I will certainly get that dvd.
Reply With Quote Quick reply to this message
 
Old 07-24-2013, 03:11 PM
 
Location: SF Bay Area
14,330 posts, read 19,545,592 times
Reputation: 18436
Default Good article about Emile Griffith's achievements in the ring

10 Reasons why Emile Griffith is one of the best to ever lace gloves - Bad Left Hook
Reply With Quote Quick reply to this message
Please register to post and access all features of our very popular forum. It is free and quick. Over $68,000 in prizes has already been given out to active posters on our forum. Additional giveaways are planned.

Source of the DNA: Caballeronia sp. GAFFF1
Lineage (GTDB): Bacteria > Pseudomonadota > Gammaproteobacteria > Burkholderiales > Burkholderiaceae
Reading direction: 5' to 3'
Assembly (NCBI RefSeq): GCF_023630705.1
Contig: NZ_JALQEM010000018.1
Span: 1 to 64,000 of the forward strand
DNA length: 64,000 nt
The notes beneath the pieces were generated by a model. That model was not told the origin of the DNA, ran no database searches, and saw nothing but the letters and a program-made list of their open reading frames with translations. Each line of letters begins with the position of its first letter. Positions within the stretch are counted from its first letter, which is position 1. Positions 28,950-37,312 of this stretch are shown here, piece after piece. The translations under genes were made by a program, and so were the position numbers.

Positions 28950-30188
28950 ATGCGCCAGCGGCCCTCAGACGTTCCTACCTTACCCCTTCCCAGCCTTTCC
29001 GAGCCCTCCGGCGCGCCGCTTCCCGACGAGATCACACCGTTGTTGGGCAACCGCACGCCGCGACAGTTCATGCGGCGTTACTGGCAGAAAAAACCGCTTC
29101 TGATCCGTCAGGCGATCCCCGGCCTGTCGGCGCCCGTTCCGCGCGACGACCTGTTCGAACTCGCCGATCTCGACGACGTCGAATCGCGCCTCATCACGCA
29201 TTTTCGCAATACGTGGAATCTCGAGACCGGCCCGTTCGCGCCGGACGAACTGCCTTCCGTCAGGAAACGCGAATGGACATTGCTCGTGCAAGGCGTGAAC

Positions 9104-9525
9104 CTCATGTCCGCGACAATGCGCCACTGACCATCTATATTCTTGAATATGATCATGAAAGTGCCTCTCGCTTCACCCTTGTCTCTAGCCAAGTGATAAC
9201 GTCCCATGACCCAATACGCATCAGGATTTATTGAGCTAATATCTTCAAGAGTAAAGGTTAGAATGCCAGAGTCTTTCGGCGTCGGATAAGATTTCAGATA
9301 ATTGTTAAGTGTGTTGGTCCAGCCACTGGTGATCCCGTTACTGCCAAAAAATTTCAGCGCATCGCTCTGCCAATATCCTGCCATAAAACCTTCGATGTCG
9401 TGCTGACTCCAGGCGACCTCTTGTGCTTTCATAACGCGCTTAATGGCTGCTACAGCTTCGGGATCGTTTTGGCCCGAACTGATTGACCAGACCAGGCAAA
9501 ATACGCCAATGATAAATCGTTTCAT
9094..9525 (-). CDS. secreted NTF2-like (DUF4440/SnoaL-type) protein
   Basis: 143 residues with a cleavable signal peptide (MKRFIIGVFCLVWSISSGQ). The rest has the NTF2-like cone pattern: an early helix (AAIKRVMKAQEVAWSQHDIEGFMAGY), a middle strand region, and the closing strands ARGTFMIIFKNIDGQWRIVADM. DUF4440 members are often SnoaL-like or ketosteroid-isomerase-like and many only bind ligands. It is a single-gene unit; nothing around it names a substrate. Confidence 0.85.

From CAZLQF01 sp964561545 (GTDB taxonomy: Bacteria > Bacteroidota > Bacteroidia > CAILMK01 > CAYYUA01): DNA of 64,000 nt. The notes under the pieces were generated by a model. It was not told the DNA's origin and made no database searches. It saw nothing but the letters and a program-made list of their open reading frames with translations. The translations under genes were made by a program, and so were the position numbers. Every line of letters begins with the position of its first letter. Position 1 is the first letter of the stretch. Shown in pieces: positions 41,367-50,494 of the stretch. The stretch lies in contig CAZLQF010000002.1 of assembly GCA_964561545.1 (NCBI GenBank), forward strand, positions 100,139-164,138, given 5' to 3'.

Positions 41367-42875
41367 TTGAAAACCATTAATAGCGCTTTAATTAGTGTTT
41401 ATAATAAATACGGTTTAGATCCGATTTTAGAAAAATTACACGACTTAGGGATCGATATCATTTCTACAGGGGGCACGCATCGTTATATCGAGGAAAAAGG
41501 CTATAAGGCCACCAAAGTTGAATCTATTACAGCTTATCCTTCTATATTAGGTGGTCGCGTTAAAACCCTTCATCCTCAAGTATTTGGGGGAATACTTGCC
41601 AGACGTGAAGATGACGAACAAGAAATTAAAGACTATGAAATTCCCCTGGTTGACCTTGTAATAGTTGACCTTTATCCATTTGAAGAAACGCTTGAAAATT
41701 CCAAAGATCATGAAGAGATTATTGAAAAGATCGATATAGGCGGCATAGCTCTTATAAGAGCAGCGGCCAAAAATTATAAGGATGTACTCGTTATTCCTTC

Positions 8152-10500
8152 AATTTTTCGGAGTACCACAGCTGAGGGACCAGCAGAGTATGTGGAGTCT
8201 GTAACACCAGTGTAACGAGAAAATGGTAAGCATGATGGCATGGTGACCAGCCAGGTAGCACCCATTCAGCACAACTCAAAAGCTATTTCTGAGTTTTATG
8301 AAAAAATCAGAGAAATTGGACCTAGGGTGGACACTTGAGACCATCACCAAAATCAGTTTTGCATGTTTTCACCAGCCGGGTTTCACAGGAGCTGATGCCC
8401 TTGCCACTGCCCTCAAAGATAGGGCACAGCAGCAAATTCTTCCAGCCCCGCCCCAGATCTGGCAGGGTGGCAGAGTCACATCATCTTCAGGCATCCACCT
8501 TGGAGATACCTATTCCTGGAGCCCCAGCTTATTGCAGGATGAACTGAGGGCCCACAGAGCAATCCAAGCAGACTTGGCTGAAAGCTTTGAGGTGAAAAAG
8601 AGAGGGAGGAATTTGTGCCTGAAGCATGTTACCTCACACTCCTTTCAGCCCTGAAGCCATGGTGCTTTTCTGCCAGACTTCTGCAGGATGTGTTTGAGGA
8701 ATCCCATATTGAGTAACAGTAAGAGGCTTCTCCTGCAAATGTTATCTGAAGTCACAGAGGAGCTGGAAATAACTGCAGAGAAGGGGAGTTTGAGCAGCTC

Detailed information about all U.S. cities, counties, and zip codes on our site: City-data.com.


Reply
Please update this thread with any new information or opinions. This open thread is still read by thousands of people, so we encourage all additional points of view.

Quick Reply
Message:

Over $104,000 in prizes was already given out to active posters on our forum and additional giveaways are planned!

Go Back   City-Data Forum > General Forums > Sports > Boxing
Similar Threads
Follow City-Data.com founder on our Forum or

All times are GMT -6.

2005-2019, Advameg, Inc. · Please obey Forum Rules · Terms of Use and Privacy Policy · Bug Bounty

City-Data.com - Archive 1, 2, 3, 4, 5, 6, 7, 8, 9, 10, 11, 12, 13, 14, 15, 16, 17, 18, 19, 20, 21, 22, 23, 24, 25, 26, 27, 28, 29, 30, 31, 32, 33, 34, 35 - Top